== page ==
Editors note: Last week I asked speed skater Alison Desmerais to give us an update on her activities and explain to us a bit about her sport.
She wrote us a lovely newsletter. Enjoy!
“The competition I just returned from was Canadian Senior Selections #2 which is a fancy name for the third national ranking competition of the season. The way short track works is throughout the season there are three competitions that count toward your national ranking and the rest of the competitions are just for experience. How well we finish this season determines if we get to go to fall world cup selections (only top 14 skaters qualify) but since this year is Olympic year the Fall World Cup Selections are olympic trials instead. My goal going into this season was to qualify for Olympic Trials and I’m happy to say I did!
Going into this competition I knew I wanted to finish in the top ten to give me a top 14 finish for the 2016/17 season and qualify for Olympic Trials, which take place mid to late August 2017. I already had a 15th place finish in FWCS and a 10th place from January Olympic Trials so I was right on the verge of making a qualifying spot. But in short track anything can happen so you never know where you’re going to finish until you actually race the races.
This competition I qualified for the B final in the 1500 m and the 1000 m and the C final in the 500 m. I am happy with all of my races this weekend but one stood out, the 1500 m final.
The 1500 m is a very tactical race, at this level all the skaters are strong, fit and fast so you can’t just rely on your physical ability to do well. It is very important to be aware of everyone around you and what they’re doing so you don’t get left behind when someone makes a move.
Race awareness is something I have struggled with in the past and have been working on all season. In my 1500 m final I was definitely aware, reacting to moves of my competitors, not backing away from bumping and anticipating blocks and passes. There were still things to improve on in the race, however I was very happy with the improvement I made in my awareness and tactics, and finishing 2nd in the race (9th overall in the 1500 m) added to my excitement. The rest of the weekend also went well, I finished 10th in the 500 m and 6th in the 1000 m giving me an overall ranking of 8th at this meet and a spot in olympic trials.
As far as what I do with the rest of my life the answer is not much. I am enrolled in a Kinesiology undergraduate degree at the University of Calgary, however I only take a part time course load (2 courses a semester) as I cannot fit more into my schedule. My training hours are from 8:30 am – 11:30 am and then again from 2:00 pm – 4:45 pm Monday through Saturday. We usually get Wednesday afternoons and Saturday afternoons off to recover, as well as every Sunday.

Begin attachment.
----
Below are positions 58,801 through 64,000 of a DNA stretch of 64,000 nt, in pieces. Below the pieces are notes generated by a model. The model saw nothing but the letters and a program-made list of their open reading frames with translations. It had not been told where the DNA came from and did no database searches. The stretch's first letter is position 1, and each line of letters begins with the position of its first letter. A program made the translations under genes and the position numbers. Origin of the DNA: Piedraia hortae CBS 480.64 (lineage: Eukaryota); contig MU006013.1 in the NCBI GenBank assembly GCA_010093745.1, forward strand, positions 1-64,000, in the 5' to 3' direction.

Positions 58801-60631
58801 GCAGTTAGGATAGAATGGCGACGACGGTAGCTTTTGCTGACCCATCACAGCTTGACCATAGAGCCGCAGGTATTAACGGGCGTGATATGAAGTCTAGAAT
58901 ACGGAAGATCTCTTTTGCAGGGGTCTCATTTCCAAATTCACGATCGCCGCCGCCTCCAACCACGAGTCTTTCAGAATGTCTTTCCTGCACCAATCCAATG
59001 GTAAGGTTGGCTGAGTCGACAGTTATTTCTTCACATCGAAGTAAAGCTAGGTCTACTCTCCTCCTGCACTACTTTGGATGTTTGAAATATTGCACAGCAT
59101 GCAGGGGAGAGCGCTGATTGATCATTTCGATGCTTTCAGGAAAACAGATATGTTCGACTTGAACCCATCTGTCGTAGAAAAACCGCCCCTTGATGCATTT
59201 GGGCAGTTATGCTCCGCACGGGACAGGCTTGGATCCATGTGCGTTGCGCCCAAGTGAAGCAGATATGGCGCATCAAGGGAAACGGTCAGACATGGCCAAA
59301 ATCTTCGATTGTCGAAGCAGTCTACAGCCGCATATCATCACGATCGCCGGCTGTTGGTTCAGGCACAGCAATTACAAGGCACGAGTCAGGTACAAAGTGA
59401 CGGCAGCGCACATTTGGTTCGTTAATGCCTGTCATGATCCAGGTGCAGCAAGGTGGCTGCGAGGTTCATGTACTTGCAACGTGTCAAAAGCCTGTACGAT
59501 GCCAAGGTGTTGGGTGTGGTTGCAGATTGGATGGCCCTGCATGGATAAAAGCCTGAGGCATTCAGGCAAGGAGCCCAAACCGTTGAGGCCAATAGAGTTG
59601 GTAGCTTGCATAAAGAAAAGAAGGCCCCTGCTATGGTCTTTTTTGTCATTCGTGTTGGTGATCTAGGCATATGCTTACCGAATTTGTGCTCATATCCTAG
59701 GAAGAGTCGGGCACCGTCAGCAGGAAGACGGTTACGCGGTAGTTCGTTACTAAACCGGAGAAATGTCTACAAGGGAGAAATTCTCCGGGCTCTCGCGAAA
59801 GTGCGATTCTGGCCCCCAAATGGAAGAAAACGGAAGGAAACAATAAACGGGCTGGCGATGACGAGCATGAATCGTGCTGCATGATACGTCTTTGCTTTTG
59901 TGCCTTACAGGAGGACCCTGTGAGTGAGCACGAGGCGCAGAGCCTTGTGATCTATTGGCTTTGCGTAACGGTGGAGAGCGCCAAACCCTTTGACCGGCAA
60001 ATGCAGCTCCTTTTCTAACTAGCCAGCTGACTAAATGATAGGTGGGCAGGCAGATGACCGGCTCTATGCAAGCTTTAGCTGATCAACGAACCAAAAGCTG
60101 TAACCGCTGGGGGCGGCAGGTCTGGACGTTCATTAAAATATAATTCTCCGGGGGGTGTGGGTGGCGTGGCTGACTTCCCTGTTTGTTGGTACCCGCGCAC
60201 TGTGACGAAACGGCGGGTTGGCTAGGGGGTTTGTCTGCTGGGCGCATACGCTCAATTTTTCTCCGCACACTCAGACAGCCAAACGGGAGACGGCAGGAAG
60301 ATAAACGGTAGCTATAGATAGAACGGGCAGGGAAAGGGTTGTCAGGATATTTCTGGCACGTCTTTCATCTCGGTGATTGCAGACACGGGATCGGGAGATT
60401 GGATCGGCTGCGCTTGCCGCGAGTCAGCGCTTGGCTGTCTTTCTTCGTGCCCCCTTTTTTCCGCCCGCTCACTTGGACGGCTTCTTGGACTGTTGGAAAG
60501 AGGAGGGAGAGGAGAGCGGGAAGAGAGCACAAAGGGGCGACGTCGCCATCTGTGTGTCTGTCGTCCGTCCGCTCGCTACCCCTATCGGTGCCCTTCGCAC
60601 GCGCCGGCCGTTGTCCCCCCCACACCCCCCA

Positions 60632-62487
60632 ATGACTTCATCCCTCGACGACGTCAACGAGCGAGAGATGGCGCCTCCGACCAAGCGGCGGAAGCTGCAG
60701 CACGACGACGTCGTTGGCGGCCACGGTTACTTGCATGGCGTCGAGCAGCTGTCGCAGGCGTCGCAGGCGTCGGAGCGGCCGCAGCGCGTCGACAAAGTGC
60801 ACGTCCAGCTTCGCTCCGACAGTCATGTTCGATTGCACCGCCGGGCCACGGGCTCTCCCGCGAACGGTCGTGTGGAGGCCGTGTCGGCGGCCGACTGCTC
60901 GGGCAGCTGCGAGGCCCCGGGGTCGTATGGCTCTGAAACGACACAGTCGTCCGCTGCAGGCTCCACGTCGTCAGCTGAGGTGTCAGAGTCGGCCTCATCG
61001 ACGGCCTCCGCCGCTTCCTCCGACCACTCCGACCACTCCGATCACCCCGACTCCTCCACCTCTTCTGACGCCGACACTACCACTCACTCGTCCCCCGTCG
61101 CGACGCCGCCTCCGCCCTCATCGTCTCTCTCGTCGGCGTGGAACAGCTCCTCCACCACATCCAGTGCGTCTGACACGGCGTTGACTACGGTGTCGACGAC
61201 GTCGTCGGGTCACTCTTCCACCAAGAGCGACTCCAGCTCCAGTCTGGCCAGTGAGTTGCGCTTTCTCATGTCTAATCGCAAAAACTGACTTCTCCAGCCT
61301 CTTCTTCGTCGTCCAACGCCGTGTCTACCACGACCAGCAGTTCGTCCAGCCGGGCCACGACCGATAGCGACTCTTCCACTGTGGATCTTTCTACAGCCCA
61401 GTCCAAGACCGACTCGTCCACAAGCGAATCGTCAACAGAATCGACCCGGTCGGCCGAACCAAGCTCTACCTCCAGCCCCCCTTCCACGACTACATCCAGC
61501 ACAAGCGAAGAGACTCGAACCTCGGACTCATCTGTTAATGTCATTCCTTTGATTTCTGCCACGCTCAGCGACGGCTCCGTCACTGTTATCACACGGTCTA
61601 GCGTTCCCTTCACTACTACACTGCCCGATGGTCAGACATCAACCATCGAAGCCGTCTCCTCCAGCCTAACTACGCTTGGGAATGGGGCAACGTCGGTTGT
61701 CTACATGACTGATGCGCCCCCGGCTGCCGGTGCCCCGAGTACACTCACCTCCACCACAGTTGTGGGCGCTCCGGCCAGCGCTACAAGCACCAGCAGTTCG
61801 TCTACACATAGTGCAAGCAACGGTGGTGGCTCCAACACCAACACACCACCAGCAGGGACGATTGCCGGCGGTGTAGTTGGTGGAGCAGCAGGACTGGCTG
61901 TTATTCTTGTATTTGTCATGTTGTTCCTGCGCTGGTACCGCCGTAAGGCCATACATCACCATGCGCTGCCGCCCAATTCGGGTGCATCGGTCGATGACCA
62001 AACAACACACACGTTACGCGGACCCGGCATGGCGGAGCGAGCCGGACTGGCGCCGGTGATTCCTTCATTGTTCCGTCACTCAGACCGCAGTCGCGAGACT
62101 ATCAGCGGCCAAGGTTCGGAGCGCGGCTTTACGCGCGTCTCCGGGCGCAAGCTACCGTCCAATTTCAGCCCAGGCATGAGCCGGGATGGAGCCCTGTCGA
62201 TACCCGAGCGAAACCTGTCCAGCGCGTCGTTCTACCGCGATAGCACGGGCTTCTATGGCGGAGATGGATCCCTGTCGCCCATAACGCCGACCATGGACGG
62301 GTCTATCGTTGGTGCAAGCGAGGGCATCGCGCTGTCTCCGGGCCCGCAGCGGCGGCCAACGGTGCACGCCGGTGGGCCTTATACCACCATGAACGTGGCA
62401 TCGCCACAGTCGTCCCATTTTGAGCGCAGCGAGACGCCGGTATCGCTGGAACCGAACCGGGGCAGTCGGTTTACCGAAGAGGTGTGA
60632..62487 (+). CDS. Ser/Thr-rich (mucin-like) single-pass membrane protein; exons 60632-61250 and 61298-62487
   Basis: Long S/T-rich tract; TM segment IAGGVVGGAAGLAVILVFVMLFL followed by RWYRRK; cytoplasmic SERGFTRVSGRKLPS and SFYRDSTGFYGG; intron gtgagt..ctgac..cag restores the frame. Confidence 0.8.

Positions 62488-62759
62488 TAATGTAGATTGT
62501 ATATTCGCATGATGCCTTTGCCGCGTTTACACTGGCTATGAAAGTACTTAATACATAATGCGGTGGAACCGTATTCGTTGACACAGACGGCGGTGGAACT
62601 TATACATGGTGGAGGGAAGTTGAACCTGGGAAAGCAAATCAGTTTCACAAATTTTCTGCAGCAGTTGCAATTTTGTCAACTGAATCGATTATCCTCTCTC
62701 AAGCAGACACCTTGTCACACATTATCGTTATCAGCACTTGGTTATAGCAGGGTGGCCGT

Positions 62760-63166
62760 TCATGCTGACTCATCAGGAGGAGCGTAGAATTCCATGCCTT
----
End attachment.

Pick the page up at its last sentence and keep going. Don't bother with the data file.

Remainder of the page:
Since these are also the times most classes are offered it is hard to find relevant courses that I can actually attend. To try and get around this I have started taking online classes through Athabasca University because they have a far more flexible schedule. Spring and summer semesters are also an option for me as I stay in Calgary to train.
Outside of skating and school I skate more. I started coaching for the Calgary Speed Skating Club this year because apparently I don’t spend enough of my life on skates already 🙂 It has been a wonderful opportunity to coach younger skaters and watch them improve both as skaters and athletes. It helps that the club has their sessions at the Olympic Oval which is pretty much where I spend all my time, so I don’t have to put time and money into commuting. It is also good because the club understands what a competitive speed skating schedule entails and is flexible when I miss weeks at a time for competition.
I am fortunate enough to have parents who financially support me in my schooling and my training so that I don’t have to add work into my busy schedule. I have also received financial support from BC Speed Skating Association and The Olympic Oval which help offset the cost of training, travelling and competitions.
As well I live with family friends in Calgary who cook most of my meals, do my grocery shopping and help me in pretty much any way they can which is a huge blessing.
The sacrifices high performance athletes make to pursue their dreams are extensive, from slowing down schooling, moving away from home at young ages, pushing our bodies to their limits, relying on family and community support and trying to balance somehow living a life outside of sport. However we don’t really see them as sacrifices. We see it as an opportunity to spend every day doing what we love, of course some days are harder than others but in the end you do it because you love it. I truly believe it would not be possible to dedicate this much of your life to something you didn’t enjoy.”
– Congratulations Alison! And thank you for sharpening our insight into your life in the fast lane.